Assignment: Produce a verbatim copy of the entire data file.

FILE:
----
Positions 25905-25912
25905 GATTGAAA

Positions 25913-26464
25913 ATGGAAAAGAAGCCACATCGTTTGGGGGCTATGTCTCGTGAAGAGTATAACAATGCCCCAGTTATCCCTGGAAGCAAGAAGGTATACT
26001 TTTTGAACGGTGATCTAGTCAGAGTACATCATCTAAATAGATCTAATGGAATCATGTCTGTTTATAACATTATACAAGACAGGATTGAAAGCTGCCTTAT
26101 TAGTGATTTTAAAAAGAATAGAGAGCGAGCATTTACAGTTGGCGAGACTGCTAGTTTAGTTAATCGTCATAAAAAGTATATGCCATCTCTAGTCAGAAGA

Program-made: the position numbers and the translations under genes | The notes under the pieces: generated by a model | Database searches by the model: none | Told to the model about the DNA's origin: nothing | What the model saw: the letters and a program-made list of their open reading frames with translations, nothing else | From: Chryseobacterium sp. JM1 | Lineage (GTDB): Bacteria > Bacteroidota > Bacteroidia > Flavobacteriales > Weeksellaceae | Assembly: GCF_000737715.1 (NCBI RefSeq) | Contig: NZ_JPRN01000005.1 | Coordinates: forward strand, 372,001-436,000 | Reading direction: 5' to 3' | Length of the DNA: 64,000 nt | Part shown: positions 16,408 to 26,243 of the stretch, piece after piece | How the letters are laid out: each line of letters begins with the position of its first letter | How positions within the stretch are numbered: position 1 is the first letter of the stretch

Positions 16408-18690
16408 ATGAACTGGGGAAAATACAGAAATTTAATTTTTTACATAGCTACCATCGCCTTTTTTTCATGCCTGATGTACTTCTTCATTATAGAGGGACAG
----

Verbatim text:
Positions 25905-25912
25905 GATTGAAA

Positions 25913-26464
25913 ATGGAAAAGAAGCCACATCGTTTGGGGGCTATGTCTCGTGAAGAGTATAACAATGCCCCAGTTATCCCTGGAAGCAAGAAGGTATACT
26001 TTTTGAACGGTGATCTAGTCAGAGTACATCATCTAAATAGATCTAATGGAATCATGTCTGTTTATAACATTATACAAGACAGGATTGAAAGCTGCCTTAT
26101 TAGTGATTTTAAAAAGAATAGAGAGCGAGCATTTACAGTTGGCGAGACTGCTAGTTTAGTTAATCGTCATAAAAAGTATATGCCATCTCTAGTCAGAAGA

Program-made: the position numbers and the translations under genes | The notes under the pieces: generated by a model | Database searches by the model: none | Told to the model about the DNA's origin: nothing | What the model saw: the letters and a program-made list of their open reading frames with translations, nothing else | From: Chryseobacterium sp. JM1 | Lineage (GTDB): Bacteria > Bacteroidota > Bacteroidia > Flavobacteriales > Weeksellaceae | Assembly: GCF_000737715.1 (NCBI RefSeq) | Contig: NZ_JPRN01000005.1 | Coordinates: forward strand, 372,001-436,000 | Reading direction: 5' to 3' | Length of the DNA: 64,000 nt | Part shown: positions 16,408 to 26,243 of the stretch, piece after piece | How the letters are laid out: each line of letters begins with the position of its first letter | How positions within the stretch are numbered: position 1 is the first letter of the stretch

Positions 16408-18690
16408 ATGAACTGGGGAAAATACAGAAATTTAATTTTTTACATAGCTACCATCGCCTTTTTTTCATGCCTGATGTACTTCTTCATTATAGAGGGACAG